Only a few days ago, the now departed and discredited PC President, Rick Dykstra, was still peddling the myth of a muscular Party bursting at the seams with members raring to go:

“Our Party is already full of 200,000 energized party members. This number will only continue to grow. We look forward to uniting behind the future Leader of the party.”

Writing in today’s Toronto Star, Martin Regg Cohn says much of this massive increase was entirely fraudulent:  

“… the political edifice that Brown built is a Potemkin house of cards, constructed on a foundation of fraudulent memberships and financial chicanery.”

Oh dear!  

The Practice of Charity

So where does this leave Charity McGrath, the PC candidate for Newmarket Aurora?

Our own Riding was one of those convulsed by allegations of cheating.

Did she win fair and square?

Do pigs fly?

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A series of unconscionable delays in granting approval to critical wastewater infrastructure - blamed by York Region on the Province – could see the Town engulfed in raw sewage.

The Region has been working for years on the “Upper York Sewage Solutions” project which is designed to provide sewage servicing for anticipated growth in Newmarket, Aurora and East Gwillimbury. It involves building a new water reclamation centre and a second sewage pipe (or “forcemain”) through Newmarket. The existing one is forty years old and if it were to fail there is no back-up.  

The second forcemain was expected to be completed by the end of 2019 and the Water Reclamation Centre by 2024 but these forecasts were based on information from the Ministry that approval would be forthcoming in early 2017.

That didn’t happen. In December 2016, the Province discovered it had a legal duty to consult with indigenous peoples, the Chippewas of Georgina Island, but was nevertheless confident this could be wrapped up by July 2017. It is still ongoing.

Eats money

The project eats money. So far, $65 million has been spent but the total cost of Upper York Sewage Solutions runs to an eye watering $714,575,000.

Last Thursday (January 18) the Regional Council in an exercise of collective hand-wringing met to decide what to do next.

So-called “servicing allocations” already ration sewage pipe hook-ups in Newmarket with developers waiting in a queue for approval. Developments are ranked by priority with the lowest expected to wait longest for connection to the sewers.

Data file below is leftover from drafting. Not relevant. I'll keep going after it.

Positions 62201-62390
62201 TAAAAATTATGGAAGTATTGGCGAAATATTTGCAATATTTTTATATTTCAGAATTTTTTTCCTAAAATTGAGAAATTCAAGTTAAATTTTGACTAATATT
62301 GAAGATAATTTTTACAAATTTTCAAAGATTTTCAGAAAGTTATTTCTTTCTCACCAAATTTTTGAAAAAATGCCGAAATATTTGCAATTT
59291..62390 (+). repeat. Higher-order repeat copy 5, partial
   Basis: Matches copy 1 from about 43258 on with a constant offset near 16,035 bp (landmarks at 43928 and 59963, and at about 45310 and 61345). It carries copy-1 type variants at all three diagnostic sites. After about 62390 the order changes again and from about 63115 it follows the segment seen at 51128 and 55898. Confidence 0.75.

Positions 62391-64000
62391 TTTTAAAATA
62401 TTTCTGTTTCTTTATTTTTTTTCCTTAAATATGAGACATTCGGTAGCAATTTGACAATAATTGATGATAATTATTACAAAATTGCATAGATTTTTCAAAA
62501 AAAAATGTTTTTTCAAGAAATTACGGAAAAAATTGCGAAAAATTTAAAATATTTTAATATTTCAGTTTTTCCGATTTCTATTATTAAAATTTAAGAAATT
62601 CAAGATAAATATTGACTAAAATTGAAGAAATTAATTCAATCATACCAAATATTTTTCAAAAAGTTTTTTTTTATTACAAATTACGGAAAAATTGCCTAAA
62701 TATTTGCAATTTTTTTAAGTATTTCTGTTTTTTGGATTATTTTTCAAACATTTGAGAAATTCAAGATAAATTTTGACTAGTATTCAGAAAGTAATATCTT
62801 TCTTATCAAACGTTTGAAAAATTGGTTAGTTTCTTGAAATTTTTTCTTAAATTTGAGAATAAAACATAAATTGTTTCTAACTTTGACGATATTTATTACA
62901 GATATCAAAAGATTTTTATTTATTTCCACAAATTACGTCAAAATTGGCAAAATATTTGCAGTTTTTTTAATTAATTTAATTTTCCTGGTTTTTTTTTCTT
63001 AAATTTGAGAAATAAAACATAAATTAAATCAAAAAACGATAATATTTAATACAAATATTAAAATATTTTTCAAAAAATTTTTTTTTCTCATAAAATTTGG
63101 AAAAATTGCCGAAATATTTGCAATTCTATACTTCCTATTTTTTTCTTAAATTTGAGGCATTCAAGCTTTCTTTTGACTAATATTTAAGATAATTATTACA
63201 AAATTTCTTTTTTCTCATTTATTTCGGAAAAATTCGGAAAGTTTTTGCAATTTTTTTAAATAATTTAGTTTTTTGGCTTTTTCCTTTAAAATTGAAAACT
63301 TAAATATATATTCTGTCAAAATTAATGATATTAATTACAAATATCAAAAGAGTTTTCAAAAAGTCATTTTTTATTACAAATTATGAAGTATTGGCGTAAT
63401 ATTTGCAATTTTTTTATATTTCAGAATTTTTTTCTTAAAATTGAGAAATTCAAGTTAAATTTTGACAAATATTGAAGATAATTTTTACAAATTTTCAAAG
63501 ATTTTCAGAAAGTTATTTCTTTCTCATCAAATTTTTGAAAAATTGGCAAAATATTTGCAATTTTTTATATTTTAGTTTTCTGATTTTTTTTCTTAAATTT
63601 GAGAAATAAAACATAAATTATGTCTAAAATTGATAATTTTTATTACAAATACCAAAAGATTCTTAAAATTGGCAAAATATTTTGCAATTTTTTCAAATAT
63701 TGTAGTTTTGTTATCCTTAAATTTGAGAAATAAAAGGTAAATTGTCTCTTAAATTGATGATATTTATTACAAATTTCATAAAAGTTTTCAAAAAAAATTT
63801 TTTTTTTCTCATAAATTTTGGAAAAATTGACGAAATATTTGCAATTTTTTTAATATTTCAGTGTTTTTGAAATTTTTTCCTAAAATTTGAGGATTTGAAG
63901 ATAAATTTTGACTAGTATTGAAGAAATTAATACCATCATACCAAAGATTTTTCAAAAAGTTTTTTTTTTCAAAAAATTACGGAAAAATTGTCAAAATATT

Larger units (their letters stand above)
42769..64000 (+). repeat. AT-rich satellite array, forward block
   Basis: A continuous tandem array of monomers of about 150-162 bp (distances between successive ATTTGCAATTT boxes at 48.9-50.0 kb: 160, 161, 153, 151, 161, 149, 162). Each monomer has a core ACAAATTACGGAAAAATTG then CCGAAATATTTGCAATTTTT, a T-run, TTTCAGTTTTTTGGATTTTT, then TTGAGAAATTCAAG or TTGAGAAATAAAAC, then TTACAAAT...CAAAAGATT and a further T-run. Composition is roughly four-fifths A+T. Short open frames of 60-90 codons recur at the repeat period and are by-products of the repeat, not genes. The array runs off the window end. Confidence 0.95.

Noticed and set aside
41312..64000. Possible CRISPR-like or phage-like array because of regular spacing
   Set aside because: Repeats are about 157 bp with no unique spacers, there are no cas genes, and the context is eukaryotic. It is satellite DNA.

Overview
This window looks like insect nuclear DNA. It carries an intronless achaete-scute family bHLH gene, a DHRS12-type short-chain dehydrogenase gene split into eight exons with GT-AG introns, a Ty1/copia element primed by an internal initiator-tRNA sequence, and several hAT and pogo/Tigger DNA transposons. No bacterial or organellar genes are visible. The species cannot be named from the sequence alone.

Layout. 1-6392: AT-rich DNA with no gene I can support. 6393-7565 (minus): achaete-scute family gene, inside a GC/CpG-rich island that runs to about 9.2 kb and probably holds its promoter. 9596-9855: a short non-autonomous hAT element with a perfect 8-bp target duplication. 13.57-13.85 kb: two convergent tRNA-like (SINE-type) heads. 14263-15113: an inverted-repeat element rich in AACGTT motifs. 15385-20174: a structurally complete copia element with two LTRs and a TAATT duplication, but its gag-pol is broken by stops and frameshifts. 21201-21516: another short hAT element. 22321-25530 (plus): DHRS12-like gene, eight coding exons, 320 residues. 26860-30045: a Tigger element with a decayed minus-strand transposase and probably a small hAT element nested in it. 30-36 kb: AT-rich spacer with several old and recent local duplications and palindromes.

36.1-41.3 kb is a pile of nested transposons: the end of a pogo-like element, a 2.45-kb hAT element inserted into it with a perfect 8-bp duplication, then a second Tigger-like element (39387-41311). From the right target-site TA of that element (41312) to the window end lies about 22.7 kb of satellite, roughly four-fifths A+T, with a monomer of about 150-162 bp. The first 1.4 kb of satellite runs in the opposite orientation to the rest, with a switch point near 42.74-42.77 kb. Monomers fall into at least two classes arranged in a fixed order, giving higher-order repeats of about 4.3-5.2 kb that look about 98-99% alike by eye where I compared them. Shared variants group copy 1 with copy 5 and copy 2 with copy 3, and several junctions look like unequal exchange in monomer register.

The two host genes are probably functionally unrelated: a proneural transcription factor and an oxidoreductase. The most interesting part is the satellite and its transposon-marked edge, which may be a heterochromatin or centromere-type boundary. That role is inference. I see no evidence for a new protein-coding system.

A report from the Region’s Environmental Services chief, the impressive Erin Mahoney, warns that a delay in getting a second forcemain in Newmarket could have cataclysmic consequences.

“In case of sewage spillage or surcharge in local collection systems due to either a forcemain break or high flow conditions, untreated sewage would either enter into natural water courses or potentially cause sewage to back-up in residential homes, creating environmental and public health concerns.”

She goes on:

“These risks materialised during the prolonged and high-intensity storm event on June 23, 2017 that resulted in sewage spillage and surcharge in local collection systems.”



First to comment is Richmond Hill’s Vito Spatafora. He is full of righteous indignation. He reminds us it took the Minister over two years to realise the First Nation peoples had to be consulted. And we still don’t have a decision! With an election on the horizon he predicts everything will be going into limbo. How can we force the Minister to make a decision?

Ms Mahoney tells us the recent Cabinet reshuffle has certainly complicated things. She says she has left no stone unturned. I see the jowls of Regional Chair, Wayne Emmerson (below), quivering in agreement. But she says it is up to the Province to consult with the Chippewas. It is not something that can be delegated to the Region.

I learn that a report will be coming before the Council by the end of June suggesting “interim solutions” although it is difficult to imagine what these may be if the Gods turn against us and the heavens open in a prolonged downpour.

Ms Mahoney refers to Newmarket’s “Hold Tank”. I wince at the thought. She tells us darkly that it will hold things

“for days rather than weeks”.

Van Trappist Contemplates Redundancy

Now I see Newmarket’s Mayor, Tony Van Trappist, stir. Unusually, he is preparing to express a view.

He tells us it is a very critical issue. If the forcemain were to rupture

“there would be no redundancy”.

This is a good example of managerialist “Trappist-speak”. Translated, he too wants a second sewage pipe.

And the great man has thought of a way to prod the Province into action.

He says that in the event of a “sanitary sewage forcemain failure” which was the result of delay in approval then the costs should be recovered from the Province. They are to blame because they ignored us!

Drawing on decades of experience, the old banker chortles:

“We should never under-estimate the wallet as an effective listening device!”

Now East Gwillimbury’s Virginia Hackson weighs in.

She despairs there is no environmental approval and wants to focus on the interim solutions promised earlier by Regional staff. East Gwillimbury, like Newmarket, is a designated Place to Grow but they need additional capacity. Urgently.

Dereliction of duty

Now Aurora Mayor, Geoffrey Dawe, accuses the Province of dereliction of duty. He tuts and he scolds in his theatrical way and accuses the Province of going off the rails.  

He points to Erin Mahoney’s background report and declares:

“This should be required reading for every elected official.”

He cries: Now is the time to go public! 

Elected officials who for years resisted the intrusion of television cameras into their cosy meetings now want the public to get engaged and share their outrage.

What a delicious irony!

If the unthinkable happens, the cameras will certainly be rolling.